Marco Island Historical Museum construction
Progress of the construction of the Marco ...
MARCO ISLAND — Marco Island Historical Society member Craig Woodward made a proposition Monday night to prevent the opening of an empty museum on Marco this February.
He proposed Marco come up with $350,000 as an incentive for Collier County to match those dollars and prevent the opening of a new $4.5 million museum without any exhibits — and City Council agreed.
The historical society raised $4.5 million to build the new Marco Island Historical Museum on Heathwood Drive and Collier County entered into an agreement to fund the exhibits for the museum, which is to have its grand opening Feb. 4. Museum officials have estimated that a full museum of exhibits would cost about $1.5 million.
During county budgeting, there was not enough money to allocate anything to the museum other than the $100,000 already committed from the Tourist Development Council.
Collier County Museum Director Ron Jamro and Collier County Commissioner Donna Fiala were committed to finding some money in the 2010 budget to ensure the museum didn’t open empty.
Woodward said Monday that about $440,000 was available in the county budget through a combination of items, including savings the county realized from park and public garden construction.
Fiala suggested that commissioners might be more attracted to giving the museum some of that money if they saw Marco commit to some of the expense as well. So, Woodward proposed council write a letter of intent to match up to $350,000 to help pay for exhibits.
“They’ve seen Marco really do well,” Woodward said of the challenge in convincing county officials to allocate more to the Island.
He said with Marco getting federal stimulus money for the Judge S.S. Jolley Bridge, as well as county-funded improvements on and near Marco, totaling tens of millions of dollars, the perception was that Marco was doing just fine.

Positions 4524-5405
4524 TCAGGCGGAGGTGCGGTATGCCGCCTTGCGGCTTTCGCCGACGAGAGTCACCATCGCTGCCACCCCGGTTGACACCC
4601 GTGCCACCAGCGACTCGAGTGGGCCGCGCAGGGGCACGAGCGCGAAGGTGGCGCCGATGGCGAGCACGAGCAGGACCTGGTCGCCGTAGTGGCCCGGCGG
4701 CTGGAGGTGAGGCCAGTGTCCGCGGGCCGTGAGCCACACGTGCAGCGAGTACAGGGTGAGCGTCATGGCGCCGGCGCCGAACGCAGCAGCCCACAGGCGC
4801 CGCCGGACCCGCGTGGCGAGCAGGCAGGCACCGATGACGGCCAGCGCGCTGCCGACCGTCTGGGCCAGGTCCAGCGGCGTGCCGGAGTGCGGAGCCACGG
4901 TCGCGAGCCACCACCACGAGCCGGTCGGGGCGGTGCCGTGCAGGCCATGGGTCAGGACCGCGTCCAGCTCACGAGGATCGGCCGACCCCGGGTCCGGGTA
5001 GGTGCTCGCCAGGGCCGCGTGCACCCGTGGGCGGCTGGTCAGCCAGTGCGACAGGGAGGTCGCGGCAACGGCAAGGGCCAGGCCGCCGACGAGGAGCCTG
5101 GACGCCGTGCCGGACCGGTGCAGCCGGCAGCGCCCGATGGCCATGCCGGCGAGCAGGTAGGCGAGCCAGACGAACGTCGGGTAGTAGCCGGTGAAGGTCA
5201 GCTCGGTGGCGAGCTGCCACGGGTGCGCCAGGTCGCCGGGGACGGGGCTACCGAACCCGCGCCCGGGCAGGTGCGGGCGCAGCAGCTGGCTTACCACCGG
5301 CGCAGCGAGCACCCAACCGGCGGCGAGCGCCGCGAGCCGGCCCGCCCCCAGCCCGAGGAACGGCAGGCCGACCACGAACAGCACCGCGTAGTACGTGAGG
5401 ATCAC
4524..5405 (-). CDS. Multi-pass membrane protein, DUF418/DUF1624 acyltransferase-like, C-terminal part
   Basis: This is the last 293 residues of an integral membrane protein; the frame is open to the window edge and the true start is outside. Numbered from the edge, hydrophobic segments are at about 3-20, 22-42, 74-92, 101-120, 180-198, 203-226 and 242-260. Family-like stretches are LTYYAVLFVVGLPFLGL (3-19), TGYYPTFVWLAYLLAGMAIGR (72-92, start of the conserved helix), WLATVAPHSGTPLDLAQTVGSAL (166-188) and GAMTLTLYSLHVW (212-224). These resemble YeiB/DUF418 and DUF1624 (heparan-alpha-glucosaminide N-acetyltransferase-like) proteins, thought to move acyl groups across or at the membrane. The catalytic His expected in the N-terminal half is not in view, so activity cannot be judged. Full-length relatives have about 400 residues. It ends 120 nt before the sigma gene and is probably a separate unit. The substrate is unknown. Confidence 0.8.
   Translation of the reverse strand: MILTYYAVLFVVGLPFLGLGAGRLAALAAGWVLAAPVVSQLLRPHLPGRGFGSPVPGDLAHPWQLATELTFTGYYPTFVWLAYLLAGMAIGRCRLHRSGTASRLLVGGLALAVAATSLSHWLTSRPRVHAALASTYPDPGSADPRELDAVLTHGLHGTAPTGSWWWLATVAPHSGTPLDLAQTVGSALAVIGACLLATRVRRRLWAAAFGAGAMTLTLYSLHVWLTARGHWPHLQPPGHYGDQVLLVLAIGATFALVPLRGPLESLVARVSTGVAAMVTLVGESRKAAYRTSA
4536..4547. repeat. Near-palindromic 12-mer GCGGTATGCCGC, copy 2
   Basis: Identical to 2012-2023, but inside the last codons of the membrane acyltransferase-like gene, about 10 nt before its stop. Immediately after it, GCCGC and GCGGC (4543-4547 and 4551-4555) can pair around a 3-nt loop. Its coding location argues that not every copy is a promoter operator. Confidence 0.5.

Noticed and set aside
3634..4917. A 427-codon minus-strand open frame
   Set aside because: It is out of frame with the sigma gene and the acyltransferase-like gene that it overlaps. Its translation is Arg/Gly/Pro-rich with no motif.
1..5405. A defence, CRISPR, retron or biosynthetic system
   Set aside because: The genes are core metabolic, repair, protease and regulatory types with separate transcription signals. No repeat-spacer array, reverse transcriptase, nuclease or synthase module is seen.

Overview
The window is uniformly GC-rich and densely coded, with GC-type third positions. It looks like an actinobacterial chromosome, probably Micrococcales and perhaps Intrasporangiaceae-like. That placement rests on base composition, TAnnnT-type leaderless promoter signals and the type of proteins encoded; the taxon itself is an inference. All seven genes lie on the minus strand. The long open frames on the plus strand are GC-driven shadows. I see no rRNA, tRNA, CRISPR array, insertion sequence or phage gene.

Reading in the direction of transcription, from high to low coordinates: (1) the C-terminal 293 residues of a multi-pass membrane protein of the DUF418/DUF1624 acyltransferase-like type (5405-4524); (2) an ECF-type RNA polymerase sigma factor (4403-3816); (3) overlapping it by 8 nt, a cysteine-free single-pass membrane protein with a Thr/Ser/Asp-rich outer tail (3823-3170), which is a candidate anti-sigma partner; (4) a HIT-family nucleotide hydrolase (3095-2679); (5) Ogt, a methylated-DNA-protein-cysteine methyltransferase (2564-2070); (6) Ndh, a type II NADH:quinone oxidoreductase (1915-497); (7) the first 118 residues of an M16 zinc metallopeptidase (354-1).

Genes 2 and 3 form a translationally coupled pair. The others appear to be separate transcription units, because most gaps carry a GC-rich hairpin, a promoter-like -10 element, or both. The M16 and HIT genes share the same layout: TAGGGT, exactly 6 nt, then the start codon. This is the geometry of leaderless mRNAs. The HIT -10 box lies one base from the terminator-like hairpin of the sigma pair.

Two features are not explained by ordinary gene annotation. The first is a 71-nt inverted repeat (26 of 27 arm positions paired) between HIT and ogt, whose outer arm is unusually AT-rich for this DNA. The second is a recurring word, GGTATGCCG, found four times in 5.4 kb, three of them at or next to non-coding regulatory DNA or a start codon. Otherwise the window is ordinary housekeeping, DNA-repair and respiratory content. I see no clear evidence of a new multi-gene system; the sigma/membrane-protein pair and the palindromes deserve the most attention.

“We need to send a message to the county that opening an empty museum here on Marco is not in the Island’s interest,” Woodward said.
City Council agreed in a 5-1 vote to write a letter of intent to the county that Marco will spend up to $350,000 if the county will match the expense.
Marco’s money comes from the sale of an easement to Lee County Electric Cooperative, City Manager Steve Thompson reported.
Fay Biles, who as President of the Marco Island Taxpayers’ Association advocated a refund of the LCEC money to taxpayers, said as a resident, giving the museum the money was the next best thing.
The matching-fund proposal will likely be considered by county commissioners Dec. 15.
Woodward said he has the support of one commissioner, Fiala, and hopes to garner the support of at least two more.
City Councilman Jerry Gibson was adamantly opposed to the agreement backhanding his microphone on the dais as he exclaimed: “They (the county) left us holding the bag again...”
Gibson regained composure and said “sorry, I’m just a little frustrated with the county.”
“You can’t be anymore frustrated than we are,” Woodward replied.
After the meeting, Gibson explained his vote further. “I think it’s a disgrace that the county could make a commitment and then totally turn its back on Marco.”
As for the land the county donated to the museum, Gibson said, “big deal they’re giving it back to the people it belonged to.”
Woodward said he thought of the money as a stimulus plan because museums will attract tourism and boost restaurant and other business sales in the area.
Several members of the community stood up in support of the museum Monday, of which capital campaign co-chairs Bill Perdichizzi and Betsy Perdichizzi were included.
“I think the museum would be a magnificent diamond in the middle of Marco. Our diamond is in the rough until something happens,” said Vice Chairman Frank Recker, who served as chairman in Rob Popoff’s absence Monday.